By Richard Cowie
Llanishen and Lisvane reservoirs are situated in north-east Cardiff, four miles from the city centre. They are an important site for wintering wildfowl, and many rare species of rare wild flowers, fungi and animals can be found in the surrounding un-improved grasslands. At present, the reservoirs are a tranquil oasis in a busy city, but all that may be about to change.
Immediately to the NE of the reservoirs, Cardiff Council has plans to build 4,000 houses on a green-field site. Even more damaging is a planning application submitted by Hyder Industrial Group to drain 80% of Llanishen reservoir and build 346 houses and apartments on the site. Hyder Industrial is a subsidiary of Western Power Distribution, itself a subsidiary of a multi-national power conglomerate – the Pennsylvania Power and Light Corporation (PPL).
The Reservoir Action Group (RAG) which was formed a year ago does not believe this scheme is good for wildlife. Introducing high-density housing, 1000 people and 500 cars onto a small, environmentally sensitive site is a recipe for disaster. Much of the existing wildlife will be subject to hugely increased disturbance and most of the grasslands surrounding Llanishen reservoir will be destroyed. These grasslands are home to 21 species of fungi, plants and animals on the Local Bio-diversity Action Plan and 35 species on the Cardiff red data list. They also contain a large population of grass snakes and the only known Cardiff colony of glow-worms.
RAG has proposed the establishment of a green wedge (see map), stretching from Roath Park to the north of the M4. This would include the reservoirs and would link together 10 sites of nature conservation importance. The wedge would also enable the development of sustainable, green transport links (footpaths and cycle tracks) between the NE suburbs and the city centre.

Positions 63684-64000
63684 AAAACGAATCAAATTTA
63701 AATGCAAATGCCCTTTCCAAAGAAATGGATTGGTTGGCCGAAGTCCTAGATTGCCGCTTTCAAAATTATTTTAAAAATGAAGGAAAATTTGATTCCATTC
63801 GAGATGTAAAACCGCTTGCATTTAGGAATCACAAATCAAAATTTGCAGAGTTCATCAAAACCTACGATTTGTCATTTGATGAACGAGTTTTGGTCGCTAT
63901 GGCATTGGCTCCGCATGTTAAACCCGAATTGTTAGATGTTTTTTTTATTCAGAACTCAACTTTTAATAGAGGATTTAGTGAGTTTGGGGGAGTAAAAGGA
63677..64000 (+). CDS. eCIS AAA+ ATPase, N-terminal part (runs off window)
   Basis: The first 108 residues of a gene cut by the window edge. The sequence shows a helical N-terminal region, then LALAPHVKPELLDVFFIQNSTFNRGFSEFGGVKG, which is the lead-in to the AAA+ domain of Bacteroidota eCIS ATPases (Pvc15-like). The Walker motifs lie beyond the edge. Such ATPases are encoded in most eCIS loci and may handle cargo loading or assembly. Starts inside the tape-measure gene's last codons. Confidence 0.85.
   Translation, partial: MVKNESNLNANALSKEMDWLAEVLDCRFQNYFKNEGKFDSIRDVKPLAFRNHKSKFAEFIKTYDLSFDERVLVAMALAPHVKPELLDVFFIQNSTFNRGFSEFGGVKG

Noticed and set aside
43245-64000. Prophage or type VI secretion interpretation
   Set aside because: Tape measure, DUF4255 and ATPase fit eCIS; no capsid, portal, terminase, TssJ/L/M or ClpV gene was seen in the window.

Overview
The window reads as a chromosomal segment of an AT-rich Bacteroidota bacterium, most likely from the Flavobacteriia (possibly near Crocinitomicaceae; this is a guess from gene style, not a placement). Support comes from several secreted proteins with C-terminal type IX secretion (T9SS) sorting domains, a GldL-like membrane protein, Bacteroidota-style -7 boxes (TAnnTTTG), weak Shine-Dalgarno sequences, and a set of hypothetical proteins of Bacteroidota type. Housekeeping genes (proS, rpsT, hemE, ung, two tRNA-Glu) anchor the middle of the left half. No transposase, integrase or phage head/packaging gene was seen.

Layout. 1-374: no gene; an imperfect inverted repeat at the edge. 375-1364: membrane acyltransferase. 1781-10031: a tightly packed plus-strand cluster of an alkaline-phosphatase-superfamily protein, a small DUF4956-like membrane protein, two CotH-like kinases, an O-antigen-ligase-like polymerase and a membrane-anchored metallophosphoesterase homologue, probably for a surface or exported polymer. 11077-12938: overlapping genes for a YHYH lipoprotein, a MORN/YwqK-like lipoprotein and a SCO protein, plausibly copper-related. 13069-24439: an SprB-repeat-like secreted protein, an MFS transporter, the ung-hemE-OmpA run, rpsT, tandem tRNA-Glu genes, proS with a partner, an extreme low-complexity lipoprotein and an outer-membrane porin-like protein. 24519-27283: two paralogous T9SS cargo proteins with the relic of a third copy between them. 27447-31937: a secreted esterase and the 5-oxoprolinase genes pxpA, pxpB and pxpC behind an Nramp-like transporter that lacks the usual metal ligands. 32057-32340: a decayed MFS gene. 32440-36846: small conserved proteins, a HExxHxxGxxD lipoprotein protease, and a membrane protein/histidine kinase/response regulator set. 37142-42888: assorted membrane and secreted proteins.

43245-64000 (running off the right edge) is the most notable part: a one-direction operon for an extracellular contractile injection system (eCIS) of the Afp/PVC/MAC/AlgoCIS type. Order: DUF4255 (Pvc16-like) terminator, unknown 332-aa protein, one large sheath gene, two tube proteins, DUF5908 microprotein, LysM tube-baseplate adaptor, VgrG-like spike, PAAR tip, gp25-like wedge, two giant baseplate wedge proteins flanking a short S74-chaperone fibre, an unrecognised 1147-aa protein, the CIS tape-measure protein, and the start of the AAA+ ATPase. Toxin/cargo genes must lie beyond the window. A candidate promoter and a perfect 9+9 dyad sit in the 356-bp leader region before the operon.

Cardiff Friends of the Earth have agreed to support RAG in its campaign to defeat the planning application at Llanishen reservoir and to fight for the establishment of a North East Cardiff Green Wedge.
By Christian Baars
In the last couple of months we replied to two applications for large developments in Cardiff. The first reply concerned an outline planning application by Cardiff County Council (CCC) to develop an area of 21.5 hectares of land located between Trowbridge Road and Hendre Road, St Mellons, for housing. The site is a greenfield site and we objected to the application for the following reasons:
The second “development” is in a totally different league and would have an even greater impact if realised: the proposed Eastern Bay Link road, connecting the A48 from the Llanedeyrn interchange to the Butetown Link/Central Link inter-change (next to the ASW steel plant). The plans include the construction of a dual carriageway of nearly 7km length along the foreshore, partly running on an embankment 18 metres high and in parts on two viaducts. Although we suggested an alternative route we opposed the application for preliminary works that would include construction of the embankments for the following reasons:
We suggested an alternative route which follows the existing Rover Way; this route would have nowhere near the impact on conservation areas and would have the pleasant side effect of costing a fraction of the currently proposed route – this means that less public money would be wasted on yet another road and could be spent on a decent public transport system.